The selective tyrosine kinase inhibitor masitinib was effective as an add-on therapy in reducing exacerbations in patients with severe persistent asthma uncontrolled by oral corticosteroids, according to recent research originally released as an abstract for the American Thoracic Society (ATS) Conference 2020.
“Masitinib is a small molecule drug targeting KIT, LYN and FYN. These kinases are involved in the function of dendritic, epithelial, and mast cells, which are implicated in various mechanisms of asthma pathogenesis,” Pascal Chanez, MD, PhD, of Aix Marseille Université in Marseille, France, and colleagues wrote in their study abstract. “[Masitinib] demonstrated a positive benefit/risk ratio over a sustained period and may provide a new treatment option in severe asthma, irrespective of baseline eosinophil level.”
In the prospective, multicenter, double-blind, placebo-controlled, two-parallel groups, phase 3 AB07015 trial, 404 patients with severe persistent asthma were randomized 2:1 to receive either daily oral masitinib (271 patients) at a dose of 6 mg/kg in addition to high-dose inhaled corticosteroids (ICS) and/or long-acting beta-agonists (LABA), or placebo (133 patients). All patients began with a 2-week placebo run-in period before receiving either the intervention or placebo for 36 weeks, with a possible extension up to 96 weeks.
Chanez and colleagues analyzed the rate of annual severe exacerbation through 36 and up to the 96-week extension, with secondary endpoints measuring forced expiratory volume in 1 second (FEV1), forced vital capacity (FVC), Asthma Control Questionnaire (ACQ and Asthma Quality of Life Questionnaire (AQLQ). The researchers also assessed a subgroup of patients with baseline eosinophil count ≥150 cells/µL. In the trial, a severe exacerbation was defined as an exacerbation that resulted in hospitalization or required maintenance corticosteroids for 3 days or more.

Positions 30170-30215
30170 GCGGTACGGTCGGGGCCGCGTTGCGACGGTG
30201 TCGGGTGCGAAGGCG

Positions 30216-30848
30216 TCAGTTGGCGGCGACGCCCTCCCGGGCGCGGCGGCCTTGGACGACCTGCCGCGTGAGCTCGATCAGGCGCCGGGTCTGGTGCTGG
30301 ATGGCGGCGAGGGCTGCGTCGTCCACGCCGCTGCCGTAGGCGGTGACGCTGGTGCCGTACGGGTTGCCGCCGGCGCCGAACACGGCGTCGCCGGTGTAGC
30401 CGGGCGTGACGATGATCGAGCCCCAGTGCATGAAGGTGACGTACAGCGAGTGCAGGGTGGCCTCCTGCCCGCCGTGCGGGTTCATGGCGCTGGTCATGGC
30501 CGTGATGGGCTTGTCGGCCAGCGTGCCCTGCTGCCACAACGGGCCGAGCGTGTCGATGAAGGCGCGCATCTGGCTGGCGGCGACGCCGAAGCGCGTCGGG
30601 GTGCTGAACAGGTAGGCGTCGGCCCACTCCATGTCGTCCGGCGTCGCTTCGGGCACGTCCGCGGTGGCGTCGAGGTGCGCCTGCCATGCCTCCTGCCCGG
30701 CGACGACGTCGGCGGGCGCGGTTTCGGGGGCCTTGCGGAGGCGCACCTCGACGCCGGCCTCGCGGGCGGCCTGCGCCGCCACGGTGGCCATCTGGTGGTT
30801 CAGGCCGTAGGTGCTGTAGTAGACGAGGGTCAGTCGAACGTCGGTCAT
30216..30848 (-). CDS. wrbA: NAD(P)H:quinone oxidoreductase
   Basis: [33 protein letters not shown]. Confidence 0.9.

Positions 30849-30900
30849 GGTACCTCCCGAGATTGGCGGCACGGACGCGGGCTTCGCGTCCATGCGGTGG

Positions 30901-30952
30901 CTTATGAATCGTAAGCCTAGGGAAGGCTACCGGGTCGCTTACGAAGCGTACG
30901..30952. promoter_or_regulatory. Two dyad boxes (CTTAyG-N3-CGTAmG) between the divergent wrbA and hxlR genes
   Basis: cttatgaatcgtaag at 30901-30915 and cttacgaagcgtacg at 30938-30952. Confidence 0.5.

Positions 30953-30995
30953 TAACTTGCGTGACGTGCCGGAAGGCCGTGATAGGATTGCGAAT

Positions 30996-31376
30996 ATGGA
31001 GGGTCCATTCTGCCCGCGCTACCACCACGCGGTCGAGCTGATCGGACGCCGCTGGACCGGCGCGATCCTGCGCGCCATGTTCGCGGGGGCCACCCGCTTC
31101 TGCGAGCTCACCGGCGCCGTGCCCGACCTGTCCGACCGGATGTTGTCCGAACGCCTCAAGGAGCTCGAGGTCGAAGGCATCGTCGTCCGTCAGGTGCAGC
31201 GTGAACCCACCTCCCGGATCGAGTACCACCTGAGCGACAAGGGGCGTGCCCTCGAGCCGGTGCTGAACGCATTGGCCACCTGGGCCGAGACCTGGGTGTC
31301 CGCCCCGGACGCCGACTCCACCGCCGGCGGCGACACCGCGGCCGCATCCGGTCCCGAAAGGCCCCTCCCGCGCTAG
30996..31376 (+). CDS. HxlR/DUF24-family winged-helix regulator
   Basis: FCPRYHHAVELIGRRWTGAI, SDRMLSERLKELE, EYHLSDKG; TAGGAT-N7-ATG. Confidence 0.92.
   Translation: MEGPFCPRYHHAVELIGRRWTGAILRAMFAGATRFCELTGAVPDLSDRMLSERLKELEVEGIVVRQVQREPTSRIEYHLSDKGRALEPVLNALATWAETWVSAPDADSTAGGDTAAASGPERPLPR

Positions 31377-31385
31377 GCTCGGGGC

Overall, there were 240 patients receiving masitinib and 115 patients receiving placebo available for the primary analysis. Dr. Chanez and colleagues found patients who received masitinib in addition to their standard asthma regimen had a 35% reduction in severe exacerbations compared with patients who received placebo (rate ratio, 0.64; 95% CI, 0.48-0.84; P = .0014). In a subgroup analysis of patients with eosinophil counts ≥ 150 cells/µL, there was a 38% reduction of severe exacerbations compared with placebo (rate ratio, 0.69; 95% CI, 0.49-0.95; P = .0249).
The researchers noted 226 of 271 patients (83.4%) experienced one or more adverse events in the masitinib group compared with 109 of 133 patients (82.0%) taking placebo. In the masitinib group 48 of 271 patients (17.7%) had a serious adverse event compared with 22 of 133 patients (16.5%) in the placebo group, and 130 of 271 patients (48.0%) had a severe adverse event compared with 61 of 133 patients (45.9%) in the placebo group.